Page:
Vernacular revival[edit]

Main article: Allan Ramsay (poet)

After the Union in 1707 and the shift of political power to England, the use of Scots was discouraged by many in authority and education.[34] Nevertheless, Scots remained the vernacular of many rural communities and the growing number of urban working-class Scots.[35] Literature developed a distinct national identity and began to enjoy an international reputation. Allan Ramsay (1686–1758) was the most important literary figure of the era, often described as leading a "vernacular revival". He laid the foundations of a reawakening of interest in older Scottish literature, publishing The Ever Green (1724), a collection that included many major poetic works of the Stewart period.[36] He led the trend for pastoral poetry, helping to develop the Habbie stanza, which would be later be used by Robert Burns as a poetic form.[37] His Tea-Table Miscellany (1724-37) contained poems old Scots folk material, his own poems in the folk style and "gentilizings" of Scots poems in the English neo-classical style.[38] His pastoral opera The Gentle Shepherd was one of the most influential works of the era.[33] He would also play a leading role in supporting drama in Scotland and the attempt to found a permanent theatre in the capital.[39]

Verse and prose[edit]

Ramsay was part of a community of poets working in Scots and English. These included William Hamilton of Gilbertfield (c. 1665–1751), Robert Crawford (1695-1733), Alexander Ross (1699-1784), the Jacobite William Hamilton of Bangour (1704–54), socialite Alison Rutherford Cockburn (1712-94), and poet and playwright James Thompson's (1700-48), most famous for the nature poetry of his Seasons.[40] Tobias Smollett (1721–71) was a poet, essayist, satirist and playwright, but is best known for his picaresque novels, such as The Adventures of Roderick Random (1748) and The Adventures of Peregrine Pickle (1751) for which he is often seen as Scotland's first novelist.[41] His work would be a major influence on later novelists such as Thackeray and Dickens.[42]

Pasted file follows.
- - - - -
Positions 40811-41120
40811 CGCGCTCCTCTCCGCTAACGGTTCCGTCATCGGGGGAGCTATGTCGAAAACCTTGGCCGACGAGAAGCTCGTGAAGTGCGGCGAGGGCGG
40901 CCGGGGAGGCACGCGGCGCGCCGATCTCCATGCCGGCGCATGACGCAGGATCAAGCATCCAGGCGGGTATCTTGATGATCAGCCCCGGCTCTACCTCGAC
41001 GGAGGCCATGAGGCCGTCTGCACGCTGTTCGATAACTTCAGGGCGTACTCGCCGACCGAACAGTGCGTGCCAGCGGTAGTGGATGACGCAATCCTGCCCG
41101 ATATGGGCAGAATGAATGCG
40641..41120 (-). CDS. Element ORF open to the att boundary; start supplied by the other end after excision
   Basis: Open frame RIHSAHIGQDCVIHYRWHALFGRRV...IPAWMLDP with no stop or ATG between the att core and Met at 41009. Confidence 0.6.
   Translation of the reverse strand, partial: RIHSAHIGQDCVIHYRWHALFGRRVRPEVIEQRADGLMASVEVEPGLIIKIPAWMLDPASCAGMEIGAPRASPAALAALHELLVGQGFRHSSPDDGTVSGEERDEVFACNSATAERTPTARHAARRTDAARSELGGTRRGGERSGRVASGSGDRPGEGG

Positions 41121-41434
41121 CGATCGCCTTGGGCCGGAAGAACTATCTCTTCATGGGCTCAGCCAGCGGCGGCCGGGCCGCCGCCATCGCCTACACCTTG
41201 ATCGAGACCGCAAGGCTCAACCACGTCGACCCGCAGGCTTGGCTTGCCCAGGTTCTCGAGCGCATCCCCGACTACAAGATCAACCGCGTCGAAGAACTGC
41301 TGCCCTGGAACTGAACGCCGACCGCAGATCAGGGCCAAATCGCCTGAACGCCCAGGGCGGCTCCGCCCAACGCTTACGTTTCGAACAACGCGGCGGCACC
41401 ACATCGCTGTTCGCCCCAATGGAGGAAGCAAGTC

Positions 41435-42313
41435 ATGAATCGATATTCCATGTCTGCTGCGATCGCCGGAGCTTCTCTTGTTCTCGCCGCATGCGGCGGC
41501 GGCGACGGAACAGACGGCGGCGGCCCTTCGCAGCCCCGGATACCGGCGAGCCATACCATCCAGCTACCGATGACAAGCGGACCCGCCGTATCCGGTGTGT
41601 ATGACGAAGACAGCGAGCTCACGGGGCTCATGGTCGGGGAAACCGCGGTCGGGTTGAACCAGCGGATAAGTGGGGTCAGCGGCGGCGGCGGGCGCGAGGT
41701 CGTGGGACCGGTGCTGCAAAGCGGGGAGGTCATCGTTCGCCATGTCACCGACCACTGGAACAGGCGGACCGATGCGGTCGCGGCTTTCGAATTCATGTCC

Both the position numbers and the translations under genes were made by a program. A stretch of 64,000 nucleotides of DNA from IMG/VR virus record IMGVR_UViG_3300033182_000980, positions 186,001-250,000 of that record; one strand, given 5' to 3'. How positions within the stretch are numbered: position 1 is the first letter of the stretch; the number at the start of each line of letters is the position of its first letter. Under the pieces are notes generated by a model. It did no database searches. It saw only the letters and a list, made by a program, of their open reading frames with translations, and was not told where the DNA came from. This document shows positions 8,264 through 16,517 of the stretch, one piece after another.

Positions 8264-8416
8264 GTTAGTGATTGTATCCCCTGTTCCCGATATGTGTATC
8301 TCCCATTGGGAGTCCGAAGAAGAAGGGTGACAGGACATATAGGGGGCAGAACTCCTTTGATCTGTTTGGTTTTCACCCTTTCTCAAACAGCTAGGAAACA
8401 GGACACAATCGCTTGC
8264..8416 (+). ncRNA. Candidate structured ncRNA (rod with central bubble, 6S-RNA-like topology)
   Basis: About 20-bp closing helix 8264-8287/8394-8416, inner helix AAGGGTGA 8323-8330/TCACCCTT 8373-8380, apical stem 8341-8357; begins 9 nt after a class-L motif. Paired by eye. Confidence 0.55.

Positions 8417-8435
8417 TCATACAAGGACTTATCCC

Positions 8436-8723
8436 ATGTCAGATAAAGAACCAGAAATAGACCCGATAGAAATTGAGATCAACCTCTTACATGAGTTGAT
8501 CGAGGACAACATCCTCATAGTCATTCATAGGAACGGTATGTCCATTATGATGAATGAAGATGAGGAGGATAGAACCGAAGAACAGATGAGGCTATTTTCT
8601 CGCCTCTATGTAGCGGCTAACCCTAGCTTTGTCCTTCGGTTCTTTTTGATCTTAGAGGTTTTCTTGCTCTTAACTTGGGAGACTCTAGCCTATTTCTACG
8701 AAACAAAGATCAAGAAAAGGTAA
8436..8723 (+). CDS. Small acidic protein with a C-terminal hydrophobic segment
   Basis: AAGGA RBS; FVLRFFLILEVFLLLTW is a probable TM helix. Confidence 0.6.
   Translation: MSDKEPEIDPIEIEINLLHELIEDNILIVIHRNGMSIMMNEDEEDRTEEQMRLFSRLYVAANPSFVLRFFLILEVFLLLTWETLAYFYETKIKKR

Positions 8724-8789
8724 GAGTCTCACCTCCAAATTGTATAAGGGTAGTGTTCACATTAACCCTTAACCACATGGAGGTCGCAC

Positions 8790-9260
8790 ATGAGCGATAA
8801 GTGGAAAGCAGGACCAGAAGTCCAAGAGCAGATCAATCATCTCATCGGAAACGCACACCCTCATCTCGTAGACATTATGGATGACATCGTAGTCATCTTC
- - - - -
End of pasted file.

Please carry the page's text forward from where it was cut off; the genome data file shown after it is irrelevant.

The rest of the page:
Alan Ramsay, the most influential literary figure in early eighteenth-century Scotland

The early eighteenth century was also a period of innovation in Gaelic vernacular poetry. Major figures included Rob Donn Mackay (1714-78) and Donnchadh Bàn Mac an t-Saoir (Duncan Ban MacIntyre) (1724–1812). The most significant figure in the tradition was Alasdair mac Mhaighstir Alasdair (Alasdair MacDonald) (c. 1698–1770). His interest in traditional forms can be seen in his most significant poem Clanranald's Gallery. He also mixed these traditions with influences from the Lowlands, including Thompson's Seasons, which helped inspire a new form of nature poetry in Gaelic, which was not focused on their relations to human concerns.[2]

Drama[edit]

Main article: Theatre of Scotland